blood vessels of your legs or arms, this ultrasound test will be needed
to confirm. The test uses high-frequency sound waves that echo off of
the body to create a picture of the blood vessels.
Electromyography and Nerve Conduction Study
These tests show the functioning of the nerves in the arms and legs.
Fractures may pinch or tear nerves and the EMG is used to identify the
damage if nerve function has not returned with four months of the
injury. Small, thin needles are placed in the affected muscles to record
the electrical activity that is broadcast on a TV-like screen. A nerve
conduction study may be recommended if you have symptoms of carpal
tunnel syndrome. Electrodes are taped to your skin along the nerve
pathway and stimulated with an electric current. The electrodes measure
the speed of the current. If the nerve is damaged, the signal will be
slower and weaker than the normal speed of 120 miles per hour. By
stimulating the nerves at various places, the doctor can determine the
specific site of the injury.
Flexibility, Strength and Range of Motion Tests
These tests are used to determine the strength and range of motion in a
joint and show whether you have a muscle imbalance or arthritis in a
joint. The test can also help determine if there is progression of a
condition such as shoulder impingement or a sprain. There are many
different kinds of flexibility tests geared to specific joints and
muscles Because the muscles are soft tissues, they do not appear on
x-rays. Weakness in a muscle can indicate injury to the bone or nerves.
The resistance tests show muscle strength while the range of motion
tests show how well you can move a joint.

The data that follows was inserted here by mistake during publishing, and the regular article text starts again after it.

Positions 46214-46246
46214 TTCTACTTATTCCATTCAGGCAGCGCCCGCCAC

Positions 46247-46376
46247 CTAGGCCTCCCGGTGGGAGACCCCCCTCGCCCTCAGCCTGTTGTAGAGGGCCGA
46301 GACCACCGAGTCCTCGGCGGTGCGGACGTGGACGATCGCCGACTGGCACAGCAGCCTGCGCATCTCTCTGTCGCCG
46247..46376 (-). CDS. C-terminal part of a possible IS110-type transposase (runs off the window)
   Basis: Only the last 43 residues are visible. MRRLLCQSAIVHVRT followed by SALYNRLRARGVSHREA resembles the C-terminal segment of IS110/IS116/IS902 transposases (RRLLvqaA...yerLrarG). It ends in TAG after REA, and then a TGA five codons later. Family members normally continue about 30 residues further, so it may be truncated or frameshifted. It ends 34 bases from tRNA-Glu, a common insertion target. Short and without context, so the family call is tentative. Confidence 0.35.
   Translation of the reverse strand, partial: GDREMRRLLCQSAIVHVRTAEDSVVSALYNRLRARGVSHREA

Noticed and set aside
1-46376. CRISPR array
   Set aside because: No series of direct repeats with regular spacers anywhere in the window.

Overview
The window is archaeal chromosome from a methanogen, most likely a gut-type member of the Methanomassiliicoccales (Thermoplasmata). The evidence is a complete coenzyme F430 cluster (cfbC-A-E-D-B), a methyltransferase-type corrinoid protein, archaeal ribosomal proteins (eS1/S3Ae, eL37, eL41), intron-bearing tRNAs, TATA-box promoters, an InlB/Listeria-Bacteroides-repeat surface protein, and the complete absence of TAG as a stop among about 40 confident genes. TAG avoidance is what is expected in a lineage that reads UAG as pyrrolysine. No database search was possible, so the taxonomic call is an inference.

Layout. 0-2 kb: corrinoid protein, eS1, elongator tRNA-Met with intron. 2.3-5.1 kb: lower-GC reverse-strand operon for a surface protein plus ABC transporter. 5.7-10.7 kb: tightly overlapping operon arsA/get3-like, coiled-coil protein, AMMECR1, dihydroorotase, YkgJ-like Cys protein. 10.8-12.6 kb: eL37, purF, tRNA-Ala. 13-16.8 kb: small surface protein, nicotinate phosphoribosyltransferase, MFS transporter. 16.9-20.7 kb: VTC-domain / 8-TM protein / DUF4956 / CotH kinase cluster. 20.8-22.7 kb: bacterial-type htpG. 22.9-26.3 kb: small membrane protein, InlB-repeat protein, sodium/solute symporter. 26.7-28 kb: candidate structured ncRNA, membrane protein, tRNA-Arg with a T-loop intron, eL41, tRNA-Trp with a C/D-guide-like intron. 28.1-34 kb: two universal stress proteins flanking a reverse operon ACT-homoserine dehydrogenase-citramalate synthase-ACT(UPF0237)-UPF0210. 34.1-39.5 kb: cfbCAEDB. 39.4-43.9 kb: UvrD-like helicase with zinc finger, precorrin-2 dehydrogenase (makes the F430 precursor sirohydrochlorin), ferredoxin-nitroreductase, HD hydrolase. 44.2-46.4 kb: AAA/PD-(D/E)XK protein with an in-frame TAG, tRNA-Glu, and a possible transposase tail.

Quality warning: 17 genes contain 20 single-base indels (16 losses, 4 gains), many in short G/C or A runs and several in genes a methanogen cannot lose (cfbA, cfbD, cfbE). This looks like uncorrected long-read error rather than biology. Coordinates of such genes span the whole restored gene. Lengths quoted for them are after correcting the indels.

Joint Aspiration and Analysis
Joint aspiration may be both a diagnostic test and a treatment option
for conditions such as bursitis, where there is fluid buildup that
results in swelling and pressure. A similar fluid buildup can occur
around the joints with injures and arthritis. Aspiration involves
removing the fluid through a syringe that relieves the swelling and the
pressure. Analyzing the fluid in a laboratory after removal can help
determine if there is a fracture, infection or inflammatory response
Magnetic Resonance Imaging (MRI)
The magnetic resonance image test uses magnetic fields and a computer to
take high resolution pictures of your bones and soft tissues, resulting
in a cross-sectional image of your body. It can be used to help diagnose
torn muscles, ligaments and cartilage, herniated disks, hip or pelvic
problems and other conditions. The radio waves cause your tissues to
resonate and the computer records the rate at which your tendons,
ligaments and nerves give off these vibrations and translate this into a
This test uses X-rays and a contrast dye to make pictures of the bones
and the fluid-filled space between the bones in your spine. The test is
done to find a tumor, an infection, problems with the spine such as a
herniated disc, or spinal stenosis - the narrowing caused by arthritis
of the spinal canal that holds the spinal cord, spinal nerve roots and
the fluid-filled space between the bones in your spine. Myelograms can
help identify the cause of pain that cannot be found by other tests such
as an MRI or CT scan.
For more information, call 1.866.CALL.MLH.